Graying of the Ninth
Ninth District counties are older than most. Terms like “demographic time bomb” exaggerate the situation, but our aging population presents significant economic challenges-and opportunities
- Editor, The Region
Published March 1, 2004 | March 2004 issue
It hasn't been easy keeping up with the Joneses. In 1949, Arlo and June Jones, fresh-faced college graduates in Aberdeen, moved to Parkston, S.D., to teach high school. Four years later they moved away for a better job, but Parkston lured Arlo back to be superintendent of schools, and soon June gave birth to their two children.
But they didn't settle down. In 1960, Arlo switched into the insurance industry and the family moved to Marshall, Minn., and then Roseville, Minn., as Arlo moved up the corporate ladder. Then Parkston called them back again. Arlo got a job at the Farmers State Bank and stayed there until he retired as vice president in 1989, at age 64.
That's when they moved to Phoenix, Ariz.—for the winters at least, spending summers and Christmas in Parkston. But a few years ago, Sun City got to be too much. So at 76 and 78 respectively, June and Arlo Jones are back in Parkston for good.
"It was time to come home," June said. "You know, the traffic is horrendous down in the Phoenix area. ... And it's nice to be close to some family. Our daughter's here."
The deciding factor, really, was Arlo's declining health. He has macular degeneration and other ailments. "My husband's not in good health, so we're here year-round now," said June. "I need to be someplace where people know him. And we have excellent hospital facilities here for a little town."
The Joneses are representative of much broader demographic trends taking hold in the Ninth District. Counties here have significantly more senior citizens per capita than most other parts of the country. In Hutchinson County, where Parkston is located, over 26 percent of residents were age 65 or over in 2000, and over 5 percent of them were 85 or over. (The county median, nationwide, is 14.4 percent 65 or over and 1.8 percent 85 or over.)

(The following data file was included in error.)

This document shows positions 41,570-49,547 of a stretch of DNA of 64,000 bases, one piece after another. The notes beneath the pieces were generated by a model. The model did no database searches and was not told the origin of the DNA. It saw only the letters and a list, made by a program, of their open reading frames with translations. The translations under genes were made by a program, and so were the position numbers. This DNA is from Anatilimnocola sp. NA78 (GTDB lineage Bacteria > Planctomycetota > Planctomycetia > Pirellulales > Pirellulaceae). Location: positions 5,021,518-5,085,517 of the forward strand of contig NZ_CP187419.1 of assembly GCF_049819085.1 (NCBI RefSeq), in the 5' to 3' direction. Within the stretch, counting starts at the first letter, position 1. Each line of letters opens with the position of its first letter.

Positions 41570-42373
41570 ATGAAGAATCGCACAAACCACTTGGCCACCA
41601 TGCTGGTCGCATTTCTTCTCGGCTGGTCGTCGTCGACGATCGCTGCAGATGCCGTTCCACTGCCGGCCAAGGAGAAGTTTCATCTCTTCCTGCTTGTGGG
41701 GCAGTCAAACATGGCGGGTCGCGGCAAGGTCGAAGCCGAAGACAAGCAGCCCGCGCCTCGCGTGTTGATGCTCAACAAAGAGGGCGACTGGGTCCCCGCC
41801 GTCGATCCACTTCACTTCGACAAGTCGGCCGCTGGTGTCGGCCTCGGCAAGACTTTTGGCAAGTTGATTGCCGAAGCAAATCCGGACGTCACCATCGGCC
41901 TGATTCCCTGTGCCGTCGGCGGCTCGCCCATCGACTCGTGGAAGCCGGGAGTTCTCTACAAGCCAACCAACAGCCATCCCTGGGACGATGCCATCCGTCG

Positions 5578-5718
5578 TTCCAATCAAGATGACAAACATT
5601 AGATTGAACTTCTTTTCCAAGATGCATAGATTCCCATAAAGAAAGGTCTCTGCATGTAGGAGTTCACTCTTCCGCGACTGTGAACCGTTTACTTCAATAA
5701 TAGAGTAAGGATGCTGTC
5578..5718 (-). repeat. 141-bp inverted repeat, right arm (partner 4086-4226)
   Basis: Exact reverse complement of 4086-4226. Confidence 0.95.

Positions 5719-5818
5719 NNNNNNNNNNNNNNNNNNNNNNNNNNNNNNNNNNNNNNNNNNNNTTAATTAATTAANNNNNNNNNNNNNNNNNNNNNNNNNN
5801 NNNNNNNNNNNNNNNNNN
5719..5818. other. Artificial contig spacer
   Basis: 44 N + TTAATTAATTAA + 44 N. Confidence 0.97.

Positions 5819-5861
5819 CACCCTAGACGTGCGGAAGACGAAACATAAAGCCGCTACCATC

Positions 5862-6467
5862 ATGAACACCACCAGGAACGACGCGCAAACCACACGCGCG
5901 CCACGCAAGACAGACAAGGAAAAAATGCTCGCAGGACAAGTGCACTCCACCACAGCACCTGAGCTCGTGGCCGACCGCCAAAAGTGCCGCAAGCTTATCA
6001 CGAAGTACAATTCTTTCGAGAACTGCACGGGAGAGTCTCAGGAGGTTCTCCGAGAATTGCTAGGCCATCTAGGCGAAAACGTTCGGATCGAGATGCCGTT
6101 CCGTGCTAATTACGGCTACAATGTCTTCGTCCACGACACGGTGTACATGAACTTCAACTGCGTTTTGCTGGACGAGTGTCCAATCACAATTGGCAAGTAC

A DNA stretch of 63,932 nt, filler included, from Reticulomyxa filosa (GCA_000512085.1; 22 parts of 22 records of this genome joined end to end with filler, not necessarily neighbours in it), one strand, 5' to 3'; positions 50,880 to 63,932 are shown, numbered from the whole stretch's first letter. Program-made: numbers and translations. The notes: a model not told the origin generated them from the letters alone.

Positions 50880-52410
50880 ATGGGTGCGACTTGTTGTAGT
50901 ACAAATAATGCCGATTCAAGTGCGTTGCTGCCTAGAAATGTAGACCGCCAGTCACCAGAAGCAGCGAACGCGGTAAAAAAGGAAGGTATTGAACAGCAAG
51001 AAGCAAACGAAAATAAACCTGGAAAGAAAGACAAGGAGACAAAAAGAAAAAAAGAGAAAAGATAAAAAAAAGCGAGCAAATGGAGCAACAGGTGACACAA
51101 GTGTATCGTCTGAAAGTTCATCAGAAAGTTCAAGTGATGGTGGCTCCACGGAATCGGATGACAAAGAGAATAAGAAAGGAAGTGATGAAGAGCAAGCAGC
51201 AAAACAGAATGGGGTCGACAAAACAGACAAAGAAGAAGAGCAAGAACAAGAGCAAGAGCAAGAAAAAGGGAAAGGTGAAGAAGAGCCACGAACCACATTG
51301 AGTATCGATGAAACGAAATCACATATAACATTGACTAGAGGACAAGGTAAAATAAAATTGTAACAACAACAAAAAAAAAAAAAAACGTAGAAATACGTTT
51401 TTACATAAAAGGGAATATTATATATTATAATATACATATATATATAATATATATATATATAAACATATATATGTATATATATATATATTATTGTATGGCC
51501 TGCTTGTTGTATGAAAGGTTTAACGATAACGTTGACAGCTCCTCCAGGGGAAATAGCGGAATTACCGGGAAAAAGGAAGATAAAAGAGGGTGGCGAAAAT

And other district counties are far older. North Dakota's McIntosh County, for instance, has the nation's highest concentration of 85 year olds and over (6.6 percent) and ranks second nationally for residents 65 and over (34.2 percent). Across the district, it's a trend that grows with each passing year. As population experts like to put it: Demography is destiny.
Like the Joneses, our aging population has gone to school, raised families, worked hard and retired and now faces difficult decisions about where to live their final years and how to take care of their health and savings. The Joneses have put away enough, said June, without relying on government programs. But not everyone is so wise or fortunate, and the high costs of medical and long-term care for the elderly will be paid for by society if not by the individual family.
Some pundits overstate the dangers of these trends, referring dramatically to "the gray peril" and "demographic time bombs." But even the most cautious demographers and economists acknowledge that there are significant and undeniable consequences of an aging population.
This fedgazette covers several aspects of aging and economics: a description of trends in our district and the costs an aging population will impose, and the impact aging may have on labor supply and economic growth.
May 2004 fedgazette:
The Graying of the District continues with a look at whether gray might mean gold for district states and communities.